December 21, 2007
State jobless rate stays low
Seattle Times business reporter
THE SEATTLE TIMES
For most of this year, growth in year-over-year nonfarm payrolls has wavered between 2.5 percent and 3 percent – more than twice the national growth rate. Since February, the state's unemployment rate has never been lower than 4.4 percent or higher than 4.9 percent.
November's jobs report, released Tuesday by the state Employment Security Department, continued that trend. Nonfarm payrolls grew by 5,200 jobs last month, for a 12-month growth rate of 2.7 percent, and the unemployment rate ticked down a tenth of a percentage point to 4.7 percent, matching the U.S. rate.
Evelina Tainer, the state's chief labor economist, said that unless December's job report is a disaster, 2007 likely will go down as having the lowest average jobless rate since the current series of statistics started in 1976.
In both 1998 and 1999, the average unemployment rate was 4.8 percent; through November, 2007's average rate is tracking at 4.7 percent.
In metro Seattle, the jobless rate fell to 3.7 percent from 4 percent in October, even though the region's firms added just a net 500 jobs to their payrolls. (The payroll numbers come from a survey of employers, while the unemployment rate is derived from a separate household survey. The two measures often appear out of sync in the short term.)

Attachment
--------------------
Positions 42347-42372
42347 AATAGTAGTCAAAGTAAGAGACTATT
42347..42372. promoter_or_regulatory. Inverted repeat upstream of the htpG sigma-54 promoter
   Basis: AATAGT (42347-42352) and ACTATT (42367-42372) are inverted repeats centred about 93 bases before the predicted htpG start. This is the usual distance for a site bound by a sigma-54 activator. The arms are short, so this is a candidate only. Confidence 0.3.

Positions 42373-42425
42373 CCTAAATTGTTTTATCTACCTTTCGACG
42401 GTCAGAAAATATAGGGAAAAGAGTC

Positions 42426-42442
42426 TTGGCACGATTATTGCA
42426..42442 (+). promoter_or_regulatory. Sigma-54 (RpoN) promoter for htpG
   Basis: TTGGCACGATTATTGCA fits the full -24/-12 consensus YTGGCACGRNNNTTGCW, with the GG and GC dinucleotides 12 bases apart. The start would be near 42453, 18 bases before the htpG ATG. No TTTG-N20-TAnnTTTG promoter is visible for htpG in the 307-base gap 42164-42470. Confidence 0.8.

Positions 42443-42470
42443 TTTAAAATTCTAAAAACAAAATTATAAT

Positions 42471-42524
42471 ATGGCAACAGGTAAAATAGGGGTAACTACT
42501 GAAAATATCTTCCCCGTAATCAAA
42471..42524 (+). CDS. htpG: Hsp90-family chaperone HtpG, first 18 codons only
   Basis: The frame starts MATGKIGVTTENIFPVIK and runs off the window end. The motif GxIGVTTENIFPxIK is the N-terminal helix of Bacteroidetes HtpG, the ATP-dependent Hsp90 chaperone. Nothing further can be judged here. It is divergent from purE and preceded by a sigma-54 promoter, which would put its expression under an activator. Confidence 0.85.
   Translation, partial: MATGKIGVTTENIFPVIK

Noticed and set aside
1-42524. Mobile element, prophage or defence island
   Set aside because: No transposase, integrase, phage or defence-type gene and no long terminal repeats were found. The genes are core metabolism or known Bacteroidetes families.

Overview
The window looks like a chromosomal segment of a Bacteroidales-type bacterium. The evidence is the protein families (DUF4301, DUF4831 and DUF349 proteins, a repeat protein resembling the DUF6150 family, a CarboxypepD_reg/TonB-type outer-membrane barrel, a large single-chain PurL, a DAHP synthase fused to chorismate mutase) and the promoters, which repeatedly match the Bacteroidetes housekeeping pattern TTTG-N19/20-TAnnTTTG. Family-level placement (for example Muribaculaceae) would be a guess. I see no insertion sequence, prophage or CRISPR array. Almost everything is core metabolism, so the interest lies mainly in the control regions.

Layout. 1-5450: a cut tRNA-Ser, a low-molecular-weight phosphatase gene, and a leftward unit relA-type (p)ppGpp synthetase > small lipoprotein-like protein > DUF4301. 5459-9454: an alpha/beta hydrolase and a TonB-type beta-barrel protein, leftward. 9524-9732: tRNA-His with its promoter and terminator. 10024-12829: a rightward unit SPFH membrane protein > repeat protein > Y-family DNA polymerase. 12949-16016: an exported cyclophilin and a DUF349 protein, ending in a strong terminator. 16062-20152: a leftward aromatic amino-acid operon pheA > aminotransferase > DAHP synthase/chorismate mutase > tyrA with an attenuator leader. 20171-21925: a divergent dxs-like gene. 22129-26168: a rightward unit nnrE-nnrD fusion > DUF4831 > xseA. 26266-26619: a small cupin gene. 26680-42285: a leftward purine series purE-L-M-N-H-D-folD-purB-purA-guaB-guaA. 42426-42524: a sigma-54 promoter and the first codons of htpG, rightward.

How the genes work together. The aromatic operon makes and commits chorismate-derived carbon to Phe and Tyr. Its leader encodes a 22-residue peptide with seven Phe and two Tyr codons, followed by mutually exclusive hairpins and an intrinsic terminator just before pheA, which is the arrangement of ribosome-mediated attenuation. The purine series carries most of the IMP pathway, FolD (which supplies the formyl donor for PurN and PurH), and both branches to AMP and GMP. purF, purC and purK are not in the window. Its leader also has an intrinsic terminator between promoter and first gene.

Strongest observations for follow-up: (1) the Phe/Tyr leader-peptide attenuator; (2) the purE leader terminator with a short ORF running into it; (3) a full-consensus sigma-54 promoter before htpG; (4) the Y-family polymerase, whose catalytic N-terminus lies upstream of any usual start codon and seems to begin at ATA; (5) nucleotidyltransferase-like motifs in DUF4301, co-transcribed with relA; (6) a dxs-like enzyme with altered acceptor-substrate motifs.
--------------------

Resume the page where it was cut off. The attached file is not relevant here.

"A pretty decent report," Tainer said. "We had strength in a lot of different sectors."
One of the biggest surprises was the retail sector, which has been widely reported to be enduring a lackluster holiday-shopping season. But even after adjusting for seasonal variations, Washington's retail sector added 600 jobs last month – 400 of them at clothing stores.
Aerospace, which also added 600 jobs in November (essentially all in metro Seattle), has been one of the strongest industry sectors all year. Over the past 12 months, aerospace employers have added 5,700 jobs, for a 7.5 percent growth rate.
Only 100 construction jobs were created in November, still more than might be expected given the weakened state of the housing market. The sector's 12-month growth rate has been trending lower in recent months but still stands at a solid 7.5 percent.
Financial-services jobs also have held up surprisingly well. The real-estate and lending subsectors together added 700 jobs statewide in November, more than offsetting the 300 jobs cut in the insurance industry.
Warehousing and storage added 500 jobs last month, and software publishers added 400. Private education services and food processing, however, each lost 300 jobs.
Job growth in the Seattle area was led by professional and business services, which added 1,000 jobs last month. That was offset, however, by a big drop in the arts, entertainment and recreation sector — due mainly to job cuts at an unidentified local symphony and the late opening of one of the area's ski resorts, regional economist Cristina Gonzalez said.Drew DeSilver: 206-464-3145 or firstname.lastname@example.org
Copyright © 2007 The Seattle Times Company
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